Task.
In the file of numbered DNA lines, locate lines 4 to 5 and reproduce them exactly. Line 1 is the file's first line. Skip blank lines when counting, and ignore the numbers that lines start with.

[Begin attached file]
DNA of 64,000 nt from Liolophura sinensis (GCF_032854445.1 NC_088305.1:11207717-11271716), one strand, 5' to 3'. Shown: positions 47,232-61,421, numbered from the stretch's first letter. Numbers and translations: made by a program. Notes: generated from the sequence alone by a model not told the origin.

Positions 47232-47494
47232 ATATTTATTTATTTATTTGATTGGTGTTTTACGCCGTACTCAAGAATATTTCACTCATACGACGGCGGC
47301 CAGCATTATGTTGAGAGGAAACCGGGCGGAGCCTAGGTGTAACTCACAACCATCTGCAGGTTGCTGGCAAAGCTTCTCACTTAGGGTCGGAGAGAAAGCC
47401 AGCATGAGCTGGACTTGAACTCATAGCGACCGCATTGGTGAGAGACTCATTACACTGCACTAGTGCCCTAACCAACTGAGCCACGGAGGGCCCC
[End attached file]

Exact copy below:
47301 CAGCATTATGTTGAGAGGAAACCGGGCGGAGCCTAGGTGTAACTCACAACCATCTGCAGGTTGCTGGCAAAGCTTCTCACTTAGGGTCGGAGAGAAAGCC
47401 AGCATGAGCTGGACTTGAACTCATAGCGACCGCATTGGTGAGAGACTCATTACACTGCACTAGTGCCCTAACCAACTGAGCCACGGAGGGCCCC